Using Unix at work as a Desktop

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In the University we have a number of individuals who opt out of the standard Windows desktop supplied by the University and go for an alternative Unix derivative. This includes:

  • Linux – Ubuntu, Fedora, Red Hat Enterprise Linux Workstation, CentOS, Debian, Gentoo, etc…
  • BSD – Mac OS X,¬†FreeBSD, NetBSD
  • Solaris – Solaris, OpenSolaris???

At ILRT it seems the most popular is Ubuntu.

(Un)Official Rules

Here are a few things to remember and the (un)official rules established by ILRT senior management and support personnel.

A desktop computer includes any type of computer that acts as a user interface to internal and external services, including:

  • Desktop computer or workstation
  • Laptop, notebook, palm.
  • Mobile phone, smart phone.

The desktop is still considered to be managed centrally except that the rights to the individual are extended. Opting out of Windows does not make the individual exempt from University security and use of computers policy. If you have decided to extend your administrative rights over your machine remember with power comes great responsibility! Please, be aware of the central University policy on the use of desktops and the investigative powers granted to administrative staff to make sure that these policies are complied with.


The following is an augmentation of central policy which has been set out for ILRT staff wishing to run Unix as a desktop:

  1. Administrative access must be given to a senior member of ILRT technical support group. Normally this means adding a posix account and granting that user sudo rights.
  2. A network based firewall (such as iptables/netfilter) must be configured and running at all times whilst connected to the network. All access except tcp port SSH and ICMP ping must be set to closed and a default deny all policy must be in place.
  3. Under no circumstances should any externally accessible network services (such as a web server or windows samba share) be enabled. Centrally maintained and allocated equipment should be used instead. Development instances can be run as long as the service is configured to listen on localhost. Protecting it with a firewall alone is not adequate protection. These services should not be available even in the event of a firewall failing to run.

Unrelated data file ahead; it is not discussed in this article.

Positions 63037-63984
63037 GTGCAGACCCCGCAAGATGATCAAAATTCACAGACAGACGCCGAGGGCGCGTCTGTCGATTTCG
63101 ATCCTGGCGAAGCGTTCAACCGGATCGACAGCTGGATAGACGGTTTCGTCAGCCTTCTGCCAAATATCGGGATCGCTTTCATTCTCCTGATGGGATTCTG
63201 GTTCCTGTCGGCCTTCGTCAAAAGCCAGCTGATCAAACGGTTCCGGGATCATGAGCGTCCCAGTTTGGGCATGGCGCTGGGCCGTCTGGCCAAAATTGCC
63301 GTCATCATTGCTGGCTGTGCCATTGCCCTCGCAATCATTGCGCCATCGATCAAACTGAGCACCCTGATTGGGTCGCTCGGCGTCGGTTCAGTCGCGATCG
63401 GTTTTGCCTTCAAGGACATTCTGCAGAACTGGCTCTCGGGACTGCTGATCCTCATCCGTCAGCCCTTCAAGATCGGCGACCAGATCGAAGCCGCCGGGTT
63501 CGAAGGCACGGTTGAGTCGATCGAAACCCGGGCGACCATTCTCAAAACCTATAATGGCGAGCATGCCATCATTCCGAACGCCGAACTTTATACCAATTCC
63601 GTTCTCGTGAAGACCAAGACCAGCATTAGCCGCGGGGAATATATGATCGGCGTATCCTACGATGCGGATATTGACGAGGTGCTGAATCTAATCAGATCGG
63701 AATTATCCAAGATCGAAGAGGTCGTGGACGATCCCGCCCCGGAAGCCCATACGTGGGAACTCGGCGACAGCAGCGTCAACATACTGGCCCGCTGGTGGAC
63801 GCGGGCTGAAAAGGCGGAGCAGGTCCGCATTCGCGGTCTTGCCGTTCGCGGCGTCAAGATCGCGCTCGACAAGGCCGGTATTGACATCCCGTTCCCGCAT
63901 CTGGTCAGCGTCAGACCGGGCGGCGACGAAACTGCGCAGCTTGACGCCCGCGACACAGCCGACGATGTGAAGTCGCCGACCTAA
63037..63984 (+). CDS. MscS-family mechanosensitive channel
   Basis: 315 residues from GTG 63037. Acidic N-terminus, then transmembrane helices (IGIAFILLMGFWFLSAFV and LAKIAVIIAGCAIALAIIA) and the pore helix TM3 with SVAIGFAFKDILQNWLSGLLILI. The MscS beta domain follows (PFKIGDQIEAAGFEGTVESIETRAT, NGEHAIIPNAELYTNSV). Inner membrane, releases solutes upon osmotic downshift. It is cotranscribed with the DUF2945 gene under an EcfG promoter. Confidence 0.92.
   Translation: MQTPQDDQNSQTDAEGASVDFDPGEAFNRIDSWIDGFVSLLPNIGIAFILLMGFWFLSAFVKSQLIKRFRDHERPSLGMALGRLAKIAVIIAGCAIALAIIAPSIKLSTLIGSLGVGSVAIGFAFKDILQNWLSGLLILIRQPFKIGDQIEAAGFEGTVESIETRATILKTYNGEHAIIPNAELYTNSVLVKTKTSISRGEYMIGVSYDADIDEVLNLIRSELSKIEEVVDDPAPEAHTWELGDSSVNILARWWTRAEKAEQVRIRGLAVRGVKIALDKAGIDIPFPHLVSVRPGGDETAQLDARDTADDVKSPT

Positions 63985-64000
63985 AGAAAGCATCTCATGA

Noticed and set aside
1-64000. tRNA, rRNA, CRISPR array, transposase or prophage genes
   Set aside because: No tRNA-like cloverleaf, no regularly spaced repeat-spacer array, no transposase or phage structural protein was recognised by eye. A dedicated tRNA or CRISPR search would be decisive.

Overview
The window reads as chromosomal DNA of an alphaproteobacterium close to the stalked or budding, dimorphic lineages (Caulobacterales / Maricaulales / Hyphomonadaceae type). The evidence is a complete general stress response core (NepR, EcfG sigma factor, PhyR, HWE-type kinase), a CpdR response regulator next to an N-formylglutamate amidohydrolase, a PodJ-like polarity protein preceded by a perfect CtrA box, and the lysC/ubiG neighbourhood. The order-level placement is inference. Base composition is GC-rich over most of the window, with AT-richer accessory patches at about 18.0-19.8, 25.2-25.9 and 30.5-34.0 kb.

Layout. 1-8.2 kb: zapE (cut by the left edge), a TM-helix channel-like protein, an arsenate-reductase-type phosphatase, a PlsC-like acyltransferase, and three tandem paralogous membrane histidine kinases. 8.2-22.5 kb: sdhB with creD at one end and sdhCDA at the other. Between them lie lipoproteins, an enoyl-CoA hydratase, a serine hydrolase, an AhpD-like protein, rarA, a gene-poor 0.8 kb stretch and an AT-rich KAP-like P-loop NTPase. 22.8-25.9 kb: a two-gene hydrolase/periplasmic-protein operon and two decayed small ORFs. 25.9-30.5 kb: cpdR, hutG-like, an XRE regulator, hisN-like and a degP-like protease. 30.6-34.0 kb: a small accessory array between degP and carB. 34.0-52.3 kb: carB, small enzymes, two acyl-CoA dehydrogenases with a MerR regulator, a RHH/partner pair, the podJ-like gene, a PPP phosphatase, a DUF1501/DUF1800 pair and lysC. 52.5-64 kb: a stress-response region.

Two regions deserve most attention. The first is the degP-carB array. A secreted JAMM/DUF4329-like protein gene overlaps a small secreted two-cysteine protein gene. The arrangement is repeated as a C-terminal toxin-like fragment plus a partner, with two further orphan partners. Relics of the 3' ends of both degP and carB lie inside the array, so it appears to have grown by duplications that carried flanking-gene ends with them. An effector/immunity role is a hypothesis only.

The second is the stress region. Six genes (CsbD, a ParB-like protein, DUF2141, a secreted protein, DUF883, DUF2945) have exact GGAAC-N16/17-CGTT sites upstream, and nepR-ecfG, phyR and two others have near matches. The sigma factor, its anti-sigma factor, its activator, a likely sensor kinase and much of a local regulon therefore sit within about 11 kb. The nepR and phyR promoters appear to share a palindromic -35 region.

4. All packages installed on the desktop OS must be monitored and maintained on a regular basis to ensure security patches are applied. We suggest that at least once a week new updates be applied to the desktop.
  5. No data containing personal or sensitive information whether belonging to the University or the client with the University designated as the Data Controller or Processor should be stored on the computer. Centrally allocated equipment must be used instead. (If required sensitive data can be excluded from being backed up centrally.)
  6. A centrally managed backup of the desktop must be taken on a daily basis. This is because in the past, development took place on desktops and on occasion work was lost when disks failed. This happens less often now but is still a policy. Personal and or sensitive data should be excluded from the backup were applicable to avoid data protection issues.
  7. Authentication information should be maintained to a strong level. No user accounts for non-University staff should be added and access to the desktop or the University network should not be granted without first consulting technical support staff.

The Future

There are considerations that all Unix desktops be centrally managed like Windows desktops are currently. This may make things easier for the user in that they will not need to worry about points 1,2,4, 6 and 7 above as they will be configured automatically. Further restrictions like the inability to freely install software may be considered to hinder usage. These points will be discussed in full with the ILRT Infrastructure Group, ILRT senior management and central security personnel before it is implemented.